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Applied Cryptography (Public Key). RSA. Public Key Cryptography.

Applied Cryptography (Public Key)

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Applied Cryptography(Public Key)

RSA

Every Egyptian received two names, which were known respectively as the true name and the good name, or the great name and the little name; and while the good or little name was made public, the true or great name appears to have been carefully concealed.

—The Golden Bough, Sir James George Frazer

- traditional private/secret/single key cryptography uses one key
- shared by both sender and receiver
- if this key is disclosed communications are compromised
- also is symmetric, parties are equal
- hence does not protect sender from receiver forging a message & claiming is sent by sender

- probably most significant advance in the 3000 year history of cryptography
- uses two keys – a public & a private key
- asymmetric since parties are not equal
- uses clever application of number theoretic concepts to function
- complements rather than replaces private key crypto

- developed to address two key issues:
- key distribution – how to have secure communications in general without having to trust a KDC with your key
- digital signatures – how to verify a message comes intact from the claimed sender

- public invention due to Whitfield Diffie & Martin Hellman at Stanford Uni in 1976
- known earlier in classified community

- public-key/two-key/asymmetric cryptography involves the use of two keys:
- a public-key, which may be known by anybody, and can be used to encrypt messages, and verify signatures
- a private-key, known only to the recipient, used to decrypt messages, and sign (create) signatures

- is asymmetric because
- those who encrypt messages or verify signatures cannot decrypt messages or create signatures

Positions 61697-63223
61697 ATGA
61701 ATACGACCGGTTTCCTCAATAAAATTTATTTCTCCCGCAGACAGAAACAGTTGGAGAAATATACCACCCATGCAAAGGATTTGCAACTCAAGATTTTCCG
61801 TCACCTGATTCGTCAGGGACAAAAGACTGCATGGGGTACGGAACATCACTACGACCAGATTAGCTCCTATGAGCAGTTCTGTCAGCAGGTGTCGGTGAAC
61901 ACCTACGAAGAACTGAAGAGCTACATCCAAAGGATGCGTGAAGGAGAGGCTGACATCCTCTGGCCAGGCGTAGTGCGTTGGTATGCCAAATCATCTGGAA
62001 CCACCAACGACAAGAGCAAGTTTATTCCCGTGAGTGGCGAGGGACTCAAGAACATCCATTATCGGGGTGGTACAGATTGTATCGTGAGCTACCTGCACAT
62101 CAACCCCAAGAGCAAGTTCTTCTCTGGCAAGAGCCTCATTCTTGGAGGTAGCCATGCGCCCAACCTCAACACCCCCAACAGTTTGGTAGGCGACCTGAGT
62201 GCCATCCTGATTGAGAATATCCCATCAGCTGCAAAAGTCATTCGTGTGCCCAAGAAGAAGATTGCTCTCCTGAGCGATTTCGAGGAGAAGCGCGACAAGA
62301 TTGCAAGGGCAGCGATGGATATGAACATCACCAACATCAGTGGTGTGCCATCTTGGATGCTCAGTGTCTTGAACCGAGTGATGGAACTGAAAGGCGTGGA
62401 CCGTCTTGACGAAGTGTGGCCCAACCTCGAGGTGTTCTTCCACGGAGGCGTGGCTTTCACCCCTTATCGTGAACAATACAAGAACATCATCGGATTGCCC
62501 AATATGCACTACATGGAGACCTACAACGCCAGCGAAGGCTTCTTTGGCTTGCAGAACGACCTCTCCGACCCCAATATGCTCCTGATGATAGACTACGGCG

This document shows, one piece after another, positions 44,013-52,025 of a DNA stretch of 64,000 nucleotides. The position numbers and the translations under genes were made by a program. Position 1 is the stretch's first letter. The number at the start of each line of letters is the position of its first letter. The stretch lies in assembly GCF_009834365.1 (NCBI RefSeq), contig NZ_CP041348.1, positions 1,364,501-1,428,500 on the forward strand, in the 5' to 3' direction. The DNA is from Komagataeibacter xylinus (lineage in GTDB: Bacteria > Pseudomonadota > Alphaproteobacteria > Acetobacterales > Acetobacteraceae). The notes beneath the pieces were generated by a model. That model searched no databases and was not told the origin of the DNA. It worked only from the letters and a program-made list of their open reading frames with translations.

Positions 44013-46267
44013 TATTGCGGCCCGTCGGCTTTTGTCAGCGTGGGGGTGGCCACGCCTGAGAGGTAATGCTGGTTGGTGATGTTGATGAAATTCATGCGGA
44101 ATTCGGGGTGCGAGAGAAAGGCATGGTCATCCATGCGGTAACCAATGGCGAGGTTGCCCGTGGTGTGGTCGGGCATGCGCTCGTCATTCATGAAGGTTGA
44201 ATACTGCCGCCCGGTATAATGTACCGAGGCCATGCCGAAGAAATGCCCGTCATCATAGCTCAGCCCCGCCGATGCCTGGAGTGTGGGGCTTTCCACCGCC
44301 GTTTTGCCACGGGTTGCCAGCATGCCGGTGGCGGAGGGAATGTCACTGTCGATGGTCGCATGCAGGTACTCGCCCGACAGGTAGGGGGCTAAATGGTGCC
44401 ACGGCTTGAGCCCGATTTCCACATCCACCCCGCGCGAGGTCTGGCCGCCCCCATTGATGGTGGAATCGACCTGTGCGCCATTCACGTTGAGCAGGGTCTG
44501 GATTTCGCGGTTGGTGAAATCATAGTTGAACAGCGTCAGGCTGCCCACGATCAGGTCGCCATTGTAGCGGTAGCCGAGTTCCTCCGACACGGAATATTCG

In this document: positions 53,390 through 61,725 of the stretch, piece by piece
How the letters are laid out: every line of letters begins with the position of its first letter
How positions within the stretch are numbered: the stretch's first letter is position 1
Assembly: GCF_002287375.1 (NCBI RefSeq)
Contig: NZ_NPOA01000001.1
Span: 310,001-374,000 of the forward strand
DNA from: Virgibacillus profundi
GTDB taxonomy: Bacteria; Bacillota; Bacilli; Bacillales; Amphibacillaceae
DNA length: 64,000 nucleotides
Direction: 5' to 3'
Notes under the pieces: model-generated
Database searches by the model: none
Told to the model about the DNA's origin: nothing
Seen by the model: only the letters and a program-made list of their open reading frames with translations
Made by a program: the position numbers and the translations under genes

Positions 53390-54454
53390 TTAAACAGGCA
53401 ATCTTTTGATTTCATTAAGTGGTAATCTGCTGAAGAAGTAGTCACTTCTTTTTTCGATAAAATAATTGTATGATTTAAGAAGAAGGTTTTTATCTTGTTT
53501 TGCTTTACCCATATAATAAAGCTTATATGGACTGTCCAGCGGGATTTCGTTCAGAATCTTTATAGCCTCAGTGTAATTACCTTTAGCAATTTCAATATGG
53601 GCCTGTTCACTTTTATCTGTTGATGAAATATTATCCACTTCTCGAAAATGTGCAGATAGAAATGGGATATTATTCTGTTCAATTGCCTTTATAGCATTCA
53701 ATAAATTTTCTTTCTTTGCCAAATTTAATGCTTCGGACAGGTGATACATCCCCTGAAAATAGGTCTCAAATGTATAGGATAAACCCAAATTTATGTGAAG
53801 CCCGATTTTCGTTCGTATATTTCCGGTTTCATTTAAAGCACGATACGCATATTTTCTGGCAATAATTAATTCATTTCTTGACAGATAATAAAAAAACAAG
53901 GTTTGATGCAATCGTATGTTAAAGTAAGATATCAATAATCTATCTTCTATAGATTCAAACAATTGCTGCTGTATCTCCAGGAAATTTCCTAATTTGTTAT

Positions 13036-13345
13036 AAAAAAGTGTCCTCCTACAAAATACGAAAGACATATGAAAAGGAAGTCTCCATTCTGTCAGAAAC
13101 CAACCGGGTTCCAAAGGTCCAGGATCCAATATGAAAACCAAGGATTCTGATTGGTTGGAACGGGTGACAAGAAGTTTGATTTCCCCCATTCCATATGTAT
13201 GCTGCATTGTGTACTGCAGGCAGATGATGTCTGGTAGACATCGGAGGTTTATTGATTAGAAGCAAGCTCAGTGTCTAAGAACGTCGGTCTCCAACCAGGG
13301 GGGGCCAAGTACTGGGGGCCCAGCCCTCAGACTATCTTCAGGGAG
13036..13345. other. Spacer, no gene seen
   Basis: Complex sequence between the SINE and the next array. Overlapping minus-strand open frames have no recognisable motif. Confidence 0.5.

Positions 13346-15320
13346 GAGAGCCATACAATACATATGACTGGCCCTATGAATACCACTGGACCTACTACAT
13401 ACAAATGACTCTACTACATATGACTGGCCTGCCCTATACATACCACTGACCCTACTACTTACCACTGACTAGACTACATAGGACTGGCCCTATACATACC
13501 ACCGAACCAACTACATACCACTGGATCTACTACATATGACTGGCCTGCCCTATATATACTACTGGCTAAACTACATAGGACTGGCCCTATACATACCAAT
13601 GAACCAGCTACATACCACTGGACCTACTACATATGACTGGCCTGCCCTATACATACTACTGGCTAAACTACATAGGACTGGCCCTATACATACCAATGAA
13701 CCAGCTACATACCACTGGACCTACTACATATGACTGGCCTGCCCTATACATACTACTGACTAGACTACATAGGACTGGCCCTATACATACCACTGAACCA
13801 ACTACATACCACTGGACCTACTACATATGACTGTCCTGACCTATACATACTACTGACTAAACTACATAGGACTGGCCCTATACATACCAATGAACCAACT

- Public-Key algorithms rely on two keys where:
- it is computationally infeasible to find decryption key knowing only algorithm & encryption key
- it is computationally easy to en/decrypt messages when the relevant (en/decrypt) key is known
- either of the two related keys can be used for encryption, with the other used for decryption (for some algorithms)

- can classify uses into 3 categories:
- encryption/decryption (provide secrecy)
- digital signatures (provide authentication)
- key exchange (of session keys)

- some algorithms are suitable for all uses, others are specific to one

- like private key schemes brute force exhaustive search attack is always theoretically possible
- but keys used are too large (>512bits)
- security relies on a large enough difference in difficulty between easy (en/decrypt) and hard (cryptanalyse) problems
- more generally the hard problem is known, but is made hard enough to be impractical to break
- requires the use of very large numbers
- hence is slow compared to private key schemes

- by Rivest, Shamir & Adleman of MIT in 1977
- best known & widely used public-key scheme
- based on exponentiation in a finite (Galois) field over integers modulo a prime
- nb. exponentiation takes O((log n)3) operations (easy)

- uses large integers (eg. 1024 bits)
- security due to cost of factoring large numbers
- nb. factorization takes O(e log n log log n) operations (hard)

- each user generates a public/private key pair by:
- selecting two large primes at random - p, q
- computing their system modulus n=p.q
- note ø(n)=(p-1)(q-1)

- selecting at random the encryption key e
- where 1<e<ø(n), gcd(e,ø(n))=1

- e.d=1 mod ø(n) and 0≤d≤n

- to encrypt a message M the sender:
- obtains public key of recipient PU={e,n}
- computes: C = Me mod n, where 0≤M<n

- to decrypt the ciphertext C the owner:
- uses their private key PR={d,n}
- computes: M = Cd mod n

- note that the message M must be smaller than the modulus n (block if needed)

- because of Euler's Theorem:
- aø(n)mod n = 1 where gcd(a,n)=1

- in RSA have:
- n=p.q
- ø(n)=(p-1)(q-1)
- carefully chose e & d to be inverses mod ø(n)
- hence e.d=1+k.ø(n) for some k

- hence :Cd = Me.d = M1+k.ø(n) = M1.(Mø(n))k
= M1.(1)k = M1 = M mod n

- Select primes: p=17 & q=11
- Computen = pq =17 x 11=187
- Compute ø(n)=(p–1)(q-1)=16 x 10=160
- Select e:gcd(e,160)=1; choose e=7
- Determine d:de=1 mod 160 and d < 160 Value is d=23 since 23x7=161= 10x160+1
- Publish public key PU={7,187}
- Keep secret private key PR={23,187}

- sample RSA encryption/decryption is:
- given message M = 88 (nb. 88<187)
- encryption:
C = 887 mod 187 = 11

- decryption:
M = 1123 mod 187 = 88

- users of RSA must:
- determine two primes at random - p, q
- select either e or d and compute the other